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Colourbox

+ {M/A/R/R/S}

London’s answer to the flux of faceless 12-inch dance imports from over the Big Pond (Arthur Baker et al), COLOURBOX – named after a 1937 animated film by Len Lye `A Colour Box’ – were a group held in high esteem by the napping, nocturnal night-clubbers buzzing from Radio 1’s John Peel show. From 1982 to 1987 (if one included their masterful alliance with stablemates A.R. KANE on the chart-topping M/A/R/R/S smash, `Pump Up The Volume’), the brothers Martyn and Steven Young (on guitar and drums respectively) had the world beneath their dancing feet. And then zilch.
Formed in 1982 by the aforementioned songwriting brothers (still teenagers at the time) and, initially, bassist Ian Robbins (a replacement for Steve Biggs) and auxiliary singer Debian Curry, COLOUR BOX somehow found their way on to the roster of Ivo Watts-Russell’s indie imprint 4 a.d., who duly unveiled their debut, `Breakdown’ (b/w `Tarantula’). Unimpressed with their first version, a second was issued the following May. A permanent vocal fixture was subsequently found by way of Leicester-born Lorita Grahame, a funkier proposition who’d delivered a “lovers rock”-type solo 45 (`Young Free And Single’) for Intense Records, earlier in ‘83.
Her impact was felt almost immediately on the 25-minute mini-album, COLOUR BOX (1983) {*6}, a slick but skewed set of four soulful/dub-friendly tracks, one of them in particular, the 10-minute `Nation’, epic by comparison.
In a further artistic adjustment of the easel, COLOURBOX – note the missing space – beat a path to the Hacienda in March ’84 with a delicious, Factory-styled rendition of U-ROY’s `Say You’, a deserved indie chart hit. The electro beatbox-friendly `Punch’ followed it soon afterwards, but Robbins was finally surplus to requirements thereafter (he died in 2014).
Not particularly prolific up to now, although the young brothers were an integral part of Ivo’s THIS MORTAL COIL collective, the commercial `The Moon Is Blue’ (b/w: Holland-Dozier-Holland’s `You Keep Me Hanging On’) previewed the trio’s only full-set, COLOURBOX (1985) {*7}. Also showcasing their most recent of 45s and the sprawling `Manic’, that provided a brief solo rock guitar spot for one WILLIAM ORBIT, the brothers Young were also adept at adding spoken-word movie samples or Spaghetti Western/The Prisoner soundbites, a la `Just Give ‘Em Whiskey’; one could also re-imagine MORRICONE on an exclusive ska-beat B-side, `Looks Like We’re Shy One Horse’.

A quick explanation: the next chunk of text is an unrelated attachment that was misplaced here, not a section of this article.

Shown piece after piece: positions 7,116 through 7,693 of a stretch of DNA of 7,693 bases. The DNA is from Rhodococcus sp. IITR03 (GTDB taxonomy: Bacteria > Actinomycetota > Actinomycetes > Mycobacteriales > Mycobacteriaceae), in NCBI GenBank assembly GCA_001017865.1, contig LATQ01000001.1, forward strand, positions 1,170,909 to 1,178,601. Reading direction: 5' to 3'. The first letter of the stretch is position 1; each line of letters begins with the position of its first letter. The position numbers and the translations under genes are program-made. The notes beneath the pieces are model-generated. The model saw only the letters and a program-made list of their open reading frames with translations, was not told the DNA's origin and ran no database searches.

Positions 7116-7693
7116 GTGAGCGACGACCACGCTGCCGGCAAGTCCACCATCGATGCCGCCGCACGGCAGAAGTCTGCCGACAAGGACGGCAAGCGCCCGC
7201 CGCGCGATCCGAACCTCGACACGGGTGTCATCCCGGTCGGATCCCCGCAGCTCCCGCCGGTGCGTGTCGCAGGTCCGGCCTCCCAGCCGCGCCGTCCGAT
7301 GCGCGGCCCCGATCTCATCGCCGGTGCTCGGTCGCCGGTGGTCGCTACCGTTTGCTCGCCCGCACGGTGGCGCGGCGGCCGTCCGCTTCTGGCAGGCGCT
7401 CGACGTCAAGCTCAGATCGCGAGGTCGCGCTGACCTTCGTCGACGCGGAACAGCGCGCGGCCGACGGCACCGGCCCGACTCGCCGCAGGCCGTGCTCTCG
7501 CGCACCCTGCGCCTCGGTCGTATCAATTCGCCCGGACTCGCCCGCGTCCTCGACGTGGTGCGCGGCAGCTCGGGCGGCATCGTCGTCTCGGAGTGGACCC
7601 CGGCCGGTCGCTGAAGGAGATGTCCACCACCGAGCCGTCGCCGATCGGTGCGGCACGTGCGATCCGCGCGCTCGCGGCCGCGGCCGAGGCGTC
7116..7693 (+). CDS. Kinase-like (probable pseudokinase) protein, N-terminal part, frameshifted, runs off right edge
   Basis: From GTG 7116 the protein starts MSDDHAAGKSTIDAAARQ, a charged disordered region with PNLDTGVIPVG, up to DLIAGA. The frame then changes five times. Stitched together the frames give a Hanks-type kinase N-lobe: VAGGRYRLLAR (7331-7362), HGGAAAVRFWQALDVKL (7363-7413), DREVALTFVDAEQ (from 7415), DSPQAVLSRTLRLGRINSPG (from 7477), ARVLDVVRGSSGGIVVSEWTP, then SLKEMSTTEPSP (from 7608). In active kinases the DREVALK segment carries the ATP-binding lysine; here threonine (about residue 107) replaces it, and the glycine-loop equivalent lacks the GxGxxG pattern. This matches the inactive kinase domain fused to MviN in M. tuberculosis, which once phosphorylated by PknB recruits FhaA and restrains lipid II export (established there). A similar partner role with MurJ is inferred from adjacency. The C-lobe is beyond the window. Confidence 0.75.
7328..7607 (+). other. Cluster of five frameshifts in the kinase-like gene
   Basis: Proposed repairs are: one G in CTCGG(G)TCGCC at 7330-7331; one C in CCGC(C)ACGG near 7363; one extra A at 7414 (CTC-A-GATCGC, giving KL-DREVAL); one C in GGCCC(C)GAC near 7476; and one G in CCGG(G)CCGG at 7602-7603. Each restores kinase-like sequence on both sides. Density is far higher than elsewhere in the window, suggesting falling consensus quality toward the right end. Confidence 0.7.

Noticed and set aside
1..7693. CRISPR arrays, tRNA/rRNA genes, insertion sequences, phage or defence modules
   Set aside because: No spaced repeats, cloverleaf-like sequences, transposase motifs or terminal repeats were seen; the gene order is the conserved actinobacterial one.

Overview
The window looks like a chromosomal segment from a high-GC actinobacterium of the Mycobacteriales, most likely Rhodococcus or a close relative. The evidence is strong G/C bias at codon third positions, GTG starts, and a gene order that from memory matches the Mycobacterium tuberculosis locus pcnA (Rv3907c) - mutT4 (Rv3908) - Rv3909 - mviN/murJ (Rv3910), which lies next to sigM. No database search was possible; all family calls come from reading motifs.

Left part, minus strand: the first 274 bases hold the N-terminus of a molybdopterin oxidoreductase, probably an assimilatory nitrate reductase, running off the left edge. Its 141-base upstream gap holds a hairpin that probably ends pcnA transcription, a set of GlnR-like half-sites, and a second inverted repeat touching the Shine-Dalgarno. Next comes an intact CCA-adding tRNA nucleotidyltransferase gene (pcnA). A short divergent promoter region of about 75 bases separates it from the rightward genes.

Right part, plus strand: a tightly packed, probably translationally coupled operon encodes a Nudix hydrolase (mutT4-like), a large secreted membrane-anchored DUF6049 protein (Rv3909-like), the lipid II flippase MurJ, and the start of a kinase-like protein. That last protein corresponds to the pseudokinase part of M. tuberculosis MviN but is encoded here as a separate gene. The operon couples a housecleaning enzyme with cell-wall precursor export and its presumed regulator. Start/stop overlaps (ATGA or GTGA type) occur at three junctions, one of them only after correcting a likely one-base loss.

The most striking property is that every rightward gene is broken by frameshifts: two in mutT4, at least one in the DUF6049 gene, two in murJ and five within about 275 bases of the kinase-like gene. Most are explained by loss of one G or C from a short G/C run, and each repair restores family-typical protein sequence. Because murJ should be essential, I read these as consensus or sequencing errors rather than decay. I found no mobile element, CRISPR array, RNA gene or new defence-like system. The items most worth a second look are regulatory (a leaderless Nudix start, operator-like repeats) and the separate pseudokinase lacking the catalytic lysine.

A palette and paintbox still overflowing with off-kilter rhythms, an almost synchronised release of two singles in the spring of ’86 were indie chart-toppers: the soulful dub-tastic `Baby I Love You So’ and the simplistic, sombrero groove of instrumental, `The Official Colourbox World Cup Theme’. But for a sample-addled contribution, `Hot Doggie’, to the 4 a.d. various artists compilation, `Lonely Is An Eyesore’ (June ’87), the COLOURBOX team had given up the ghost.
In its place was the brothers teaming up with Messrs Alex Ayuli + Rudy Tambala + Russell Smith (aka A.R. KANE), plus Chris “CJ” Mackintosh and DJ Dave Dorrell – as M/A/R/R/S – to come up with one of the most cosmically commercial, yet memorable tracks of the year, `Pump Up The Volume’. Unfortunately, the No.1 acid-house, solid-soul single (US #13) was their last brushstroke, so to speak, as both Young’s looked to production work (Martyn twiddled knobs for The WOLFGANG PRESS and The CHRISTIANS). The irony was that the sample-tastic recording of summer ’87 was indeed sampled itself by many dance acts of the late 80s, while the fate of Lorita Grahame duly lay within the short-lived venture with Hit The Roof on a One Little Indian-endorsed re-vamp of EDWIN STARR’s `Contact’. Sadly, on 13 July 2016, Steven Young passed away, aged only 53.
MC Strong/MCS 1994-1999/GRD series // rev-up MCS Jul2016

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